November 9, 2007

Benson Prepares for Season Following Freshman Success

Print More

Lauren Benson took the Ivy League by storm during the second half of her rookie season, and she looks to follow suit this year. While she was used primarily off the bench at the beginning of her freshman year, Benson earned the starting point guard spot halfway through the season. She was named Ivy League Rookie of the Week twice. All of the positive feedback further encouraged her and made her into more of a force on the court.
“It definitely helped my game,” Benson said. “Any kind of support, whether it’s from outside the league, or even inside, definitely helps complement my game.”
One of eight guards on this year’s squad, Benson brings an intelligent, team-oriented mindset to the court. Last season she led the team with 2.7 assists per game, good for 10th in the Ivy League.
“Lauren is very competitive and has a lot of athleticism,” said head coach Dayna Smith. “She uses it to compete and goes full out especially on the defensive end and when she’s able to drive and create things on offense. She’s definitely a sparkplug.”
Benson started 15 of the team’s 27 contests including all of the Ivy League games. She won the Ivy League Rookie of the Week twice during her freshman campaign, once following a well-rounded performance against Columbia in which she totaled seven points, five rebounds and six assists. The other award came after a solid weekend against Princeton and Penn that saw Benson rack up 21 points, 10 rebounds and seven assists.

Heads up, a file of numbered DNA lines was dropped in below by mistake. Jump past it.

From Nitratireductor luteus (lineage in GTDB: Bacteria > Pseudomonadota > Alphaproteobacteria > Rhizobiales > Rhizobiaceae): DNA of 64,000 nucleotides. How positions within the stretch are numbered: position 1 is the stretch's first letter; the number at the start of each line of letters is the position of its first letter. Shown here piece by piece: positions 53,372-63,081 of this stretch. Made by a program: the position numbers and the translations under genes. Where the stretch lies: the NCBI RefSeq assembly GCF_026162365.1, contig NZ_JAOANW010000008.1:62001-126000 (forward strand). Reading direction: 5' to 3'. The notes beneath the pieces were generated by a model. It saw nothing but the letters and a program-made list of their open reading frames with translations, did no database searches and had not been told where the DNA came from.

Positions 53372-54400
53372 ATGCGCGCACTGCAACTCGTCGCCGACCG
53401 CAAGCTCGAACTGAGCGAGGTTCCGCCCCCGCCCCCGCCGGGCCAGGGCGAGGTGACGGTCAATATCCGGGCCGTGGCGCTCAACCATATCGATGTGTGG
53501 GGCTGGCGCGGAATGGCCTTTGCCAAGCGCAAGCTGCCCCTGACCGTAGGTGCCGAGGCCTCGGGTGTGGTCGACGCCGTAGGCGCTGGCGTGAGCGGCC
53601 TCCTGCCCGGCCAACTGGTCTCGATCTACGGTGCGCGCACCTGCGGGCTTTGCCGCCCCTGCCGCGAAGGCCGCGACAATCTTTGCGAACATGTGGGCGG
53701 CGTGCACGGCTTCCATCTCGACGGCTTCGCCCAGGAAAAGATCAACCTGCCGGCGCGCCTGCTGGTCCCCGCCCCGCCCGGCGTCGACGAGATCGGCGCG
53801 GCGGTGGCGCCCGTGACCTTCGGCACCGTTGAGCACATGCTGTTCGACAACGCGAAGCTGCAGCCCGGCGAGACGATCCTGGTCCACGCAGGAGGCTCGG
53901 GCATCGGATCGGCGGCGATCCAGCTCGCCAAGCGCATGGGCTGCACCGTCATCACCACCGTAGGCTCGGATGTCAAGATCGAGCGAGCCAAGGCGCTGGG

Benson arrived at Cornell with a history of athletic success. She was a four-year varsity basketball player at her high school, Benet Academy in Lisle, Ill., and helped carry the team to four consecutive regional championships while setting the school record for assists. She also played varsity tennis and won a conference championship while being named to All-State third-team.
Even though she picked basketball over tennis because of the team atmosphere and intensity of basketball, Benson will admit that certain aspects of her tennis game made her into the basketball player that she is now.
“Tennis is a very mental sport so I feel like the mental strength carried over to bas­ketball,” Benson said. “Physically you have to have very quick feet, so I think a lot of my speed kind of stemmed from tennis.”
Benson took her winning ways from high school to Cornell and helped lead the women’s basketball team to its best Ivy League finish since 2001-02. She is one of four returning starters, which bodes well for this squad’s chances.
Benson might reap even more accolades this season after attending a camp oriented towards training point guards to be leaders and more intellectual players.
“I feel like it really helped with the intangible stuff,” Benson said. “As far as leading the team, being able to run an offense. They also taught a lot of fundamental stuff that you don’t realize how much it affected the game until you see it in film.”
“It was a very good learning experience,” Smith said. “They taught the point guards how to break down film, what a coach is looking for in a leader, how to lead in other ways besides the everyday encouragement, how to lead by example.”